The San Pedro Creek Culture Park has moved on from Plethora, the Jorge Rodríguez-Gerada public sculpture once meant as its centerpiece, but ultimately a financial boondoggle for Bexar County.
A new request for qualifications has been issued by the San Antonio River Authority (SARA) despite no public announcement of the cancellation of Plethora by the Bexar County Commissioners Court, the project’s sponsor.
A request for qualifications issued by SARA is the initial stage for proposals, seeking a new project to take the place of Plethora by Winter 2019. The new work would occupy the same site on the Plaza de Fundacion, where the creek intersects Santa Rosa Street.
Once heralded by Bexar County Judge Nelson Wolff as “the defining artwork for downtown” due to its connection of the river to the city’s founding culture, Plethora was intended as the public face of the project, and the downtown gateway to an improved San Pedro Creek. However, indefinite delays due to cost overruns and design changes
caused the Culture Park to open May 5 without the sculpture in place.
Plethora originally had a $735,000 budget, but projected costs ballooned to more than $1.5 million in part because of an engineering decision to change construction materials from aluminum to stainless steel. Structural integrity was cited as the primary issue in switching to the stronger — and more expensive — material, though the size of the structure was reduced 60 to 45 feet in height in an effort to mitigate costs.
Rodríguez-Gerada expressed excitement at the “cutting edge” technology required for realization of the sculpture when the project was first announced.
Costs threatened to spiral early on as fabrication of the stainless steel version of the sculpture alone would have cost more than $1 million, said Hank Perez, an estimator for RiverCity Industries, which was approached for a quote by the artist and design team early in the process. Perez’s estimate did not include installation costs.
Such results are not unusual, he said.
“Architects and artists dream up projects, and they look great, but when you start getting into them, you sometimes figure out they’re a little more expensive than what they thought it might be,” Perez said.
T.J. Mayes, Wolff’s chief of staff, noted in a statement that the judge was “disappointed by the inaccurate estimates provided by the artists and engineers.”
Plethora was “definitely an ambitious project,” said Carrie Brown, SARA’s public art curator who was hired in April 2017 after Plethora had already been selected. “Of course with an ambitious project, there’s a certain amount of risk.”
Of the original overall budget, $257,250 had already been spent, though $133,750 of that amount went to the construction of the concrete base for the 10-ton sculpture, which presumably can be used for the new work selected.
The new project budget of $425,000 aligns with the amount of $477,750 left from the original budget. The reduced amount necessitated a new call for proposals, Brown said, but she still expects that the project will function as a gateway for the culture park.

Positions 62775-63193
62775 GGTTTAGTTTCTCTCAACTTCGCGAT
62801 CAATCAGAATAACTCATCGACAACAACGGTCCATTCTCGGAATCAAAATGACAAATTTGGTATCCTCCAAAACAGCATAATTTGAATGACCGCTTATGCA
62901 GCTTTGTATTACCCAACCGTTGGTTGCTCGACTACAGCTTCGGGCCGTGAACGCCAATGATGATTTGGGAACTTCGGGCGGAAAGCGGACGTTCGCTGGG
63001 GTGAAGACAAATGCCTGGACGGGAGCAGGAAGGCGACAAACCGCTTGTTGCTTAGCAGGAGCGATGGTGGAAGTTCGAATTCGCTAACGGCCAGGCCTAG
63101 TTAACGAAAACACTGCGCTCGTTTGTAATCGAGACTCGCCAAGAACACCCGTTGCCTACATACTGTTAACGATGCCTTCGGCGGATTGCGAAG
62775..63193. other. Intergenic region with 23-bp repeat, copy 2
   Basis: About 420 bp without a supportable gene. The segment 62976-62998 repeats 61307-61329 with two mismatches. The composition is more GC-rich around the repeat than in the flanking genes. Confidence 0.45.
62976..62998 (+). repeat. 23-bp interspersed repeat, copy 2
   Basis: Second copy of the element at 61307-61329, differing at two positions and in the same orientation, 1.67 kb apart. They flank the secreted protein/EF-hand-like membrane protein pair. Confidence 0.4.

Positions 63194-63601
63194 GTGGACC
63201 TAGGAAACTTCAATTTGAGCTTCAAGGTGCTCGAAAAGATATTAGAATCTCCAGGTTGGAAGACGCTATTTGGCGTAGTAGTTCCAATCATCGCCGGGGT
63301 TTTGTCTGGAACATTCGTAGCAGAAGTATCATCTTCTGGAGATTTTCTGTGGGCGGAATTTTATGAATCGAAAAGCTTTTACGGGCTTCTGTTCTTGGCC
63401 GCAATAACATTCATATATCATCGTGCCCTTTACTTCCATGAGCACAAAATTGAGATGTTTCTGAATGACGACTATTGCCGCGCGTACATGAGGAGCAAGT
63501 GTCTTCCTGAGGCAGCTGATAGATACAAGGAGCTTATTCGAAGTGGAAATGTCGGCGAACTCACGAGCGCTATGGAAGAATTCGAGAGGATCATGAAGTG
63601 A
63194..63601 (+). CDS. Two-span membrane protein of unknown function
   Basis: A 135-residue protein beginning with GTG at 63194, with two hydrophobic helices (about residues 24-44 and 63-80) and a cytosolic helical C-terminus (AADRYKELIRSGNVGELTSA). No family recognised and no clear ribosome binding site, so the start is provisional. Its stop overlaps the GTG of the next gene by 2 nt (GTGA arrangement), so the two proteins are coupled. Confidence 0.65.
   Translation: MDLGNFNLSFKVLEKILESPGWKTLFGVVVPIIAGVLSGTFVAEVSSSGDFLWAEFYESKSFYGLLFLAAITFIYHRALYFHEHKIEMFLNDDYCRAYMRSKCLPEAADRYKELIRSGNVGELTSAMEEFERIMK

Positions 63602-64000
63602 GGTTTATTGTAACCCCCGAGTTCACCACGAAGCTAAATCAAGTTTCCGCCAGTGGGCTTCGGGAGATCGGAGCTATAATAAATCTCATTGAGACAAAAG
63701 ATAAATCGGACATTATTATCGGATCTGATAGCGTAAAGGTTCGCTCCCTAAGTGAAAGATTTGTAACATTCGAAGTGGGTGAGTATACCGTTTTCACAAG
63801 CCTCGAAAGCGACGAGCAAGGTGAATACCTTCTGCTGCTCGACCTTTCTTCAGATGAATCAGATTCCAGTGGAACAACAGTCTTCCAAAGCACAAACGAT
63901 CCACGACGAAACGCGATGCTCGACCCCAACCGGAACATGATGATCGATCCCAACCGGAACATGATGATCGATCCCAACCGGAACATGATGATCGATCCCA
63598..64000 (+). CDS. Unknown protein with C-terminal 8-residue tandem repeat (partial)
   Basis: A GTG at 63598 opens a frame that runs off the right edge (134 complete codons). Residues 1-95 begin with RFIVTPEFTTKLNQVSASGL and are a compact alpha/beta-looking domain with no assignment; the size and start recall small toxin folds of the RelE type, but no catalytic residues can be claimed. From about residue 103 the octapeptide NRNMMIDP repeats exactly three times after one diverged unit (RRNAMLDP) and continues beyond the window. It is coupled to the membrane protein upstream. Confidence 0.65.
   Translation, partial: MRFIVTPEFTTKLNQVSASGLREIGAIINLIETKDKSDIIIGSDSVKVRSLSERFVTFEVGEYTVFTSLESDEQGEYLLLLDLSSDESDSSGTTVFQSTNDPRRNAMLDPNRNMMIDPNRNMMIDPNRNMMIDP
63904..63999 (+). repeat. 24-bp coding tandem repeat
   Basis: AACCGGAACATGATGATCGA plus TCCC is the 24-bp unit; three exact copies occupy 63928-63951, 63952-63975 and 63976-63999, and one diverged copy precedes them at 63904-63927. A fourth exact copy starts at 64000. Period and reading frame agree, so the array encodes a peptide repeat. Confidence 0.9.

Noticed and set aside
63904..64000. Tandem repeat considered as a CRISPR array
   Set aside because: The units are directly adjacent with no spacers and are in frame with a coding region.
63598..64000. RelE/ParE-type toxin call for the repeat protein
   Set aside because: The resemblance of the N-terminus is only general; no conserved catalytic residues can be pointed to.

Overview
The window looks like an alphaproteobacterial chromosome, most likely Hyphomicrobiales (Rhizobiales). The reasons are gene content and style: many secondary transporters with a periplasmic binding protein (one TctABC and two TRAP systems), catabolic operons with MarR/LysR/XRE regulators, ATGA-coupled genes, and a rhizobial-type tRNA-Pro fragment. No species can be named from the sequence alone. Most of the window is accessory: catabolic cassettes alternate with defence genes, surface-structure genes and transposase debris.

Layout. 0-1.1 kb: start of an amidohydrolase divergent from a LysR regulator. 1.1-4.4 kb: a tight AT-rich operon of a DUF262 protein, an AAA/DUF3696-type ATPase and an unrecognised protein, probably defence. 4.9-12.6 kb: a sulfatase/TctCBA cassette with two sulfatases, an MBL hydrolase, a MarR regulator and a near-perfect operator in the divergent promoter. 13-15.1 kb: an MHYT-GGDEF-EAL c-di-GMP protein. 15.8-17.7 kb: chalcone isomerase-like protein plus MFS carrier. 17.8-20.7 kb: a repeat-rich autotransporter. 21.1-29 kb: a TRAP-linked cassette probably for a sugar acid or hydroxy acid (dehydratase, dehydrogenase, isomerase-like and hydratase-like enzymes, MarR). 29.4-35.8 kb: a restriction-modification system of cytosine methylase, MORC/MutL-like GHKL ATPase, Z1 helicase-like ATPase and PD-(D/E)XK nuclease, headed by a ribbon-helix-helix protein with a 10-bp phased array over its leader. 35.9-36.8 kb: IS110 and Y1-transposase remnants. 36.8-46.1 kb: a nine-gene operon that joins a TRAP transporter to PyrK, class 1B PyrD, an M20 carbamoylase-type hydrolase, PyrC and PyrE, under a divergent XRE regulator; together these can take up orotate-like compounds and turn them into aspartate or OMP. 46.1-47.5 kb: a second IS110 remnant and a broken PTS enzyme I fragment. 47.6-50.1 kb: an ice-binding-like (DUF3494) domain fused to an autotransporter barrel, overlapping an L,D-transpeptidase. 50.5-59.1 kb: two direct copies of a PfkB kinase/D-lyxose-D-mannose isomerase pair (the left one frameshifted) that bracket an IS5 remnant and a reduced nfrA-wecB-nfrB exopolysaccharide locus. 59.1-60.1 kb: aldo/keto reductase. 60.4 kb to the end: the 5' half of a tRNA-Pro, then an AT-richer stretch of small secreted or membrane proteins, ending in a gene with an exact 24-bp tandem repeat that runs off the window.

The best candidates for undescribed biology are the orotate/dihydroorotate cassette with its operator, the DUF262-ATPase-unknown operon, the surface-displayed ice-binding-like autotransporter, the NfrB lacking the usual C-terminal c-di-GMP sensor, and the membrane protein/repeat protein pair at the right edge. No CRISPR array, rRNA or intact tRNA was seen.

“This time around, we will definitely do our due diligence in terms of reference checking and making sure we’re selecting finalists that have the type of qualifications needed,” Brown said. “Not that it wasn’t done [previously].”
“We want to make sure we’re extra careful this time around, what our expectations are for the park, and the county’s expectations for the project, that we’re all on the same page, and get the right artist on board,” she said.
Rodríguez-Gerada, who is based in Barcelona, Spain, did not respond to a request for comment prior to publication.
Similar to the Department of Arts and Culture, SARA maintains a list of artists pre-qualified for public art projects, the majority of whom are based in San Antonio or Texas. Those artists are all eligible to apply, but the new request for qualifications is an open call to any international artist with appropriate credentials.
Given the delay for what has been designated a “Tricentennial Artwork,” the timeline for new proposals is already moving quickly, with responses to the request for qualifications due Aug. 30. An information session for artists and a site visit is scheduled for Thursday. Brown assured that a timeline of four to eight weeks from issuance of the request to the response deadline is typical.
Finalists will be selected the week of Sept. 17, and their proposals will be due Oct. 24. The artist is scheduled to be selected the week of Oct. 29 and approved by the Bexar County Commissioners Court in November, with an intended completion date for installation in Winter 2019, a full year after the Tricentennial year.
Despite the fact the project won’t debut during the Tricentennial year, Brown said the new work would still be “a sculpture celebrating the Tricentennial.”
“It will commemorate that celebration, and that milestone that we’ve reached,” she said. “We can celebrate that for as long as we want to, I suppose.”